to turn a plain mirror into an elegant centerpiece, or a child's crayon
drawing into an eye-catching piece.
Blake Vonder Haar scours the globe for vintage and antique frames and
carries them at the New Orleans Conservation Guild and The Antique and
Vintage Frame Gallery. She is president and conservator-in-charge.
Among her stock are valuable 15th-century frames. These types of moldings
are certainly appropriate when framing original oils by masters. "An
old painting can look ridiculous with a new frame. The styles don't
jive," Vonder Haar explains.
As with many things old, "the quality of the frame is so much better
than what is made now," she says. "Older frames are handmade,
hand carved and hand finished."
Vonder Haar says a few modern-day frame makers do carry on the tradition
of fine craftsmanship. The two she cites are Abe Munn and AMCI.
Briles carries a wide variety of frames as well and says the trend now
seems to be silvers, as long as they're not shiny and gaudy. Another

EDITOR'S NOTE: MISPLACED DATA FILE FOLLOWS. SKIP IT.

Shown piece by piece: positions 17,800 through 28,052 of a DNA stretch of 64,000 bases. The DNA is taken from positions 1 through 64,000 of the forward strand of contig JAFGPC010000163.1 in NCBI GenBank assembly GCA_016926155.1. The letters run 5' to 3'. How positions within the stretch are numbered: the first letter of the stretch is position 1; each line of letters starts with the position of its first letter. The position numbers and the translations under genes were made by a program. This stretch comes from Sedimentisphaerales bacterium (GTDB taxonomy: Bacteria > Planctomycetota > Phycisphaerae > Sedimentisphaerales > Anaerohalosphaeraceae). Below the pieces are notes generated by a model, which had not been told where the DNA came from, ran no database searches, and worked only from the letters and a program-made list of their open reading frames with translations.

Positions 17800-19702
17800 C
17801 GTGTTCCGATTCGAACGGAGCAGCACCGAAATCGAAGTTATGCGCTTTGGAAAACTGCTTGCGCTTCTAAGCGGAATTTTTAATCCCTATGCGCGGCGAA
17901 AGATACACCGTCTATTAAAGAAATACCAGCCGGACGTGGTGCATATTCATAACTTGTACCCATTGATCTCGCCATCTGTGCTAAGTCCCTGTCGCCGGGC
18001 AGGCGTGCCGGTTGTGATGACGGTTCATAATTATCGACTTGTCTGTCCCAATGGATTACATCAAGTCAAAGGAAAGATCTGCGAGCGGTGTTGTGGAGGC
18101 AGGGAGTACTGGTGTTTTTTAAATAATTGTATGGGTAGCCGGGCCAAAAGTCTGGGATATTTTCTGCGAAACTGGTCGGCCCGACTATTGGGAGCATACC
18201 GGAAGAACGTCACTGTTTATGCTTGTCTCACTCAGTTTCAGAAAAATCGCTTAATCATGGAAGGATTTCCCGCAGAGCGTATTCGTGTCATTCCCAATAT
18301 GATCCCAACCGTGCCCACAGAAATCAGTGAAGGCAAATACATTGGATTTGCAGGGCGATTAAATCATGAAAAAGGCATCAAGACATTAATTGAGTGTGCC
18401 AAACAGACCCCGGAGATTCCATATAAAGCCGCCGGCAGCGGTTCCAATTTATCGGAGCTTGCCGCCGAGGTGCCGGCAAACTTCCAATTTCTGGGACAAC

trend is "the distressed wood look," she says.
ON THE MAT
Another important element of framing is the mat. Practically, the holds
the glazing off the surface of the artwork, Vonder Haar explains. "It
also creates a visual border... and it can disguise the edges of the
artwork," she says.
Even though there are many colors available, most framers choose neutral,
because they won't downplay the art. They also look elegant.
Other options Briles offers are French matting, an embellishment put
directly on the mat; and custom wrapped mats, wrapped in silks, cottons
and linens for a textured look.
DON'T FADE AWAY
While many people think of framing as aesthetic, it is also a practical
undertakingif you want your art to last into a new century. Good
framers use archival materials. Pulp-based materials (papers, cardboards)
emit acid and will destroy artwork over time, Available to framers today
are archival (acid-free) mats, backings hinges and fasteners made of
materials such as cotton and rice paper.
Glazing also protects art on paper from foreign elements and, importantly,
ultraviolet rays, which fade the colors over time. (Oils on canvas should
never use glazing; the painting needs to breathe.)
The choices in glazing are acrylic or Plexiglas, and regular glass,
both of which offer protection from UV rays. Vonder Haar recommends
Plexiglas or acrylic if weight is a consideration or if there is risk